A Colt Single Action Army Revolver carried by Dalton during the double bank robbery on October 5, 1892, in Coffeyville, Kansas. This Colt, serial number 114188, cal. .45 Colt with a 7.5″ barrel, was shipped to the Collins Gun Company, Omaha, Nebraska, on March 1, 1889. The included Colt factory letter states that this was a standard blue finish gun with a wood grip. What the letter doesn’t mention is that this was an ‘over-run’ on a US Government contract for cavalry revolvers. The frame, cylinder, and barrel have the government inspector’s initials “D.F.C.,” (David F. Clark) with no ‘US’ stamping on the frame. The one-piece walnut grip is worn and shows no trace of any inspector’s cartouche (as it likely never had one). All serial numbers match, the bore has good rifling with some fine pitting and the hammer safety notch is worn. The metal has a light gray patina with extensive pinprick pitting, all factory lettering is in good condition.
In addition to the Colt Factory letter a notarized handwritten statement dated August 14, 1954, from Morville C. Westenhaver is included. Mr. Westenhaver states that this Colt “#114188 was the gun owned and used by Bob Dalton when he was killed in the battle at Coffeyville, Kansas, October 5, 1892. The gun was picked up by my grandfather M. C. (Aisia) Westenhaver, who was engaged in the same battle. The gun was later carried by my father M. C. Westenhaver II during the gold rush to Cripple Creek, Colorado, in 1893, where I M. C. Westenhaver III was born on Jan. 6, 1907.”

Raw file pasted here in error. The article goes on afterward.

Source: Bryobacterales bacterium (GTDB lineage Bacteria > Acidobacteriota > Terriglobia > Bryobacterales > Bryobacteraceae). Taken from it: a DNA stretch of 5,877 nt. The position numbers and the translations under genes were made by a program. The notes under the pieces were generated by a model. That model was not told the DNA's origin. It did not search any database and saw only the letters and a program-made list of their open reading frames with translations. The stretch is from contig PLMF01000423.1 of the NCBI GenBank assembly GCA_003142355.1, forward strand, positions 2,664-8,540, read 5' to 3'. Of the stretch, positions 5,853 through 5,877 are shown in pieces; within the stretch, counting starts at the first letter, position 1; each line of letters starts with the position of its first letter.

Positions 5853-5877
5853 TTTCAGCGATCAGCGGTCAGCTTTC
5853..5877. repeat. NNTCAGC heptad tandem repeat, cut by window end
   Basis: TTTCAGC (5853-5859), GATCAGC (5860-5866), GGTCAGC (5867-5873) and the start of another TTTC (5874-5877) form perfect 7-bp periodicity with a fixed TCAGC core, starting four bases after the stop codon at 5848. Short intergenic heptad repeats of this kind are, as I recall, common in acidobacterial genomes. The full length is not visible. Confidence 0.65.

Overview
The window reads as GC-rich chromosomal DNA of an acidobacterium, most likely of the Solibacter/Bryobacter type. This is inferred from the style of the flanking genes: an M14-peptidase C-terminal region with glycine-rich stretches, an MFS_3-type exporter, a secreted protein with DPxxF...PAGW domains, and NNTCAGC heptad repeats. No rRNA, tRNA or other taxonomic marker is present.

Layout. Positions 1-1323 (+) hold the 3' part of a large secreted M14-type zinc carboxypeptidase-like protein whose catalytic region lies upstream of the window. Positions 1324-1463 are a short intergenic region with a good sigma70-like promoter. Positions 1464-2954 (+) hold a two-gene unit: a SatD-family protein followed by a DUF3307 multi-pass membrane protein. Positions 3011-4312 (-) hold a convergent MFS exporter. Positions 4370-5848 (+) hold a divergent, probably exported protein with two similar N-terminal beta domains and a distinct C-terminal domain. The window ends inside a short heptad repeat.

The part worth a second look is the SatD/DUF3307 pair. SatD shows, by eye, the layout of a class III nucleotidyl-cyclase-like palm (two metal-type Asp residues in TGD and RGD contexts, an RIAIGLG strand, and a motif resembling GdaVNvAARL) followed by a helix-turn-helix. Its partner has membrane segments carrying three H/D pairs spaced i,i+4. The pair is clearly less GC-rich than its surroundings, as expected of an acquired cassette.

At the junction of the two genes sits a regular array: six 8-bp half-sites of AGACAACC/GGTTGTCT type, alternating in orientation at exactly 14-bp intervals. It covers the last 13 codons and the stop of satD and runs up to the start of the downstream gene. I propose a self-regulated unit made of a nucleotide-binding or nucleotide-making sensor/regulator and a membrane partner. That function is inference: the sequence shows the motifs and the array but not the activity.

The robberies of two banks at once in Coffeyville were famous because of the spectacular shoot-out that ensued. The Dalton Gang was spotted before the robberies began, the townspeople were alerted and armed themselves to protect their savings. Bob Dalton, his brother Grattan Dalton, Bill Powers, and Dick Broadwell were killed; only badly wounded Emmett Dalton survived to serve a prison term. In addition, four citizens of Coffeyville were killed. Newspaper accounts of the period relate that numerous citizens rushed to pick up discarded weapons and other souvenirs.
This is an antique revolver and transfers with no federal restrictions.
Provenance: Collins Gun Company Bob Dalton Morris C. Westenhaver Morris C. Westenhaver II Morris C. Westenhaver III Robert E. Davis Collection